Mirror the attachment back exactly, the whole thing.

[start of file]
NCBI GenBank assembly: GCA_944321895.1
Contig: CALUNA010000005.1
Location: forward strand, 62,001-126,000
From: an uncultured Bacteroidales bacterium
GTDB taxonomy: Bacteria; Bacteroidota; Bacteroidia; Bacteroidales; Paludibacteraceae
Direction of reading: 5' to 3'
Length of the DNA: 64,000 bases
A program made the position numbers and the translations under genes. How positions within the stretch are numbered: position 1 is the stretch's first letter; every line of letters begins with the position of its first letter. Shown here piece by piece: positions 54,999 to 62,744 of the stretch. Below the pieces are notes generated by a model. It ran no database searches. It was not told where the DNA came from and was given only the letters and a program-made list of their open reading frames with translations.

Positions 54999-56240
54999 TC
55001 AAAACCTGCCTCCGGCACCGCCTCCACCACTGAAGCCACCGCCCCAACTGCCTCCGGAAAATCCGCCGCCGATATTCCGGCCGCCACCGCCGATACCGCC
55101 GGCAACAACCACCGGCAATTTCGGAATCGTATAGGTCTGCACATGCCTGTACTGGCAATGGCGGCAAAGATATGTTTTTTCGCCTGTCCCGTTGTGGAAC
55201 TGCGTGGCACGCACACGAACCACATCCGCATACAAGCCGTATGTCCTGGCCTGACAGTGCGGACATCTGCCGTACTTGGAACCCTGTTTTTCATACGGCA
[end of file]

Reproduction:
NCBI GenBank assembly: GCA_944321895.1
Contig: CALUNA010000005.1
Location: forward strand, 62,001-126,000
From: an uncultured Bacteroidales bacterium
GTDB taxonomy: Bacteria; Bacteroidota; Bacteroidia; Bacteroidales; Paludibacteraceae
Direction of reading: 5' to 3'
Length of the DNA: 64,000 bases
A program made the position numbers and the translations under genes. How positions within the stretch are numbered: position 1 is the stretch's first letter; every line of letters begins with the position of its first letter. Shown here piece by piece: positions 54,999 to 62,744 of the stretch. Below the pieces are notes generated by a model. It ran no database searches. It was not told where the DNA came from and was given only the letters and a program-made list of their open reading frames with translations.

Positions 54999-56240
54999 TC
55001 AAAACCTGCCTCCGGCACCGCCTCCACCACTGAAGCCACCGCCCCAACTGCCTCCGGAAAATCCGCCGCCGATATTCCGGCCGCCACCGCCGATACCGCC
55101 GGCAACAACCACCGGCAATTTCGGAATCGTATAGGTCTGCACATGCCTGTACTGGCAATGGCGGCAAAGATATGTTTTTTCGCCTGTCCCGTTGTGGAAC
55201 TGCGTGGCACGCACACGAACCACATCCGCATACAAGCCGTATGTCCTGGCCTGACAGTGCGGACATCTGCCGTACTTGGAACCCTGTTTTTCATACGGCA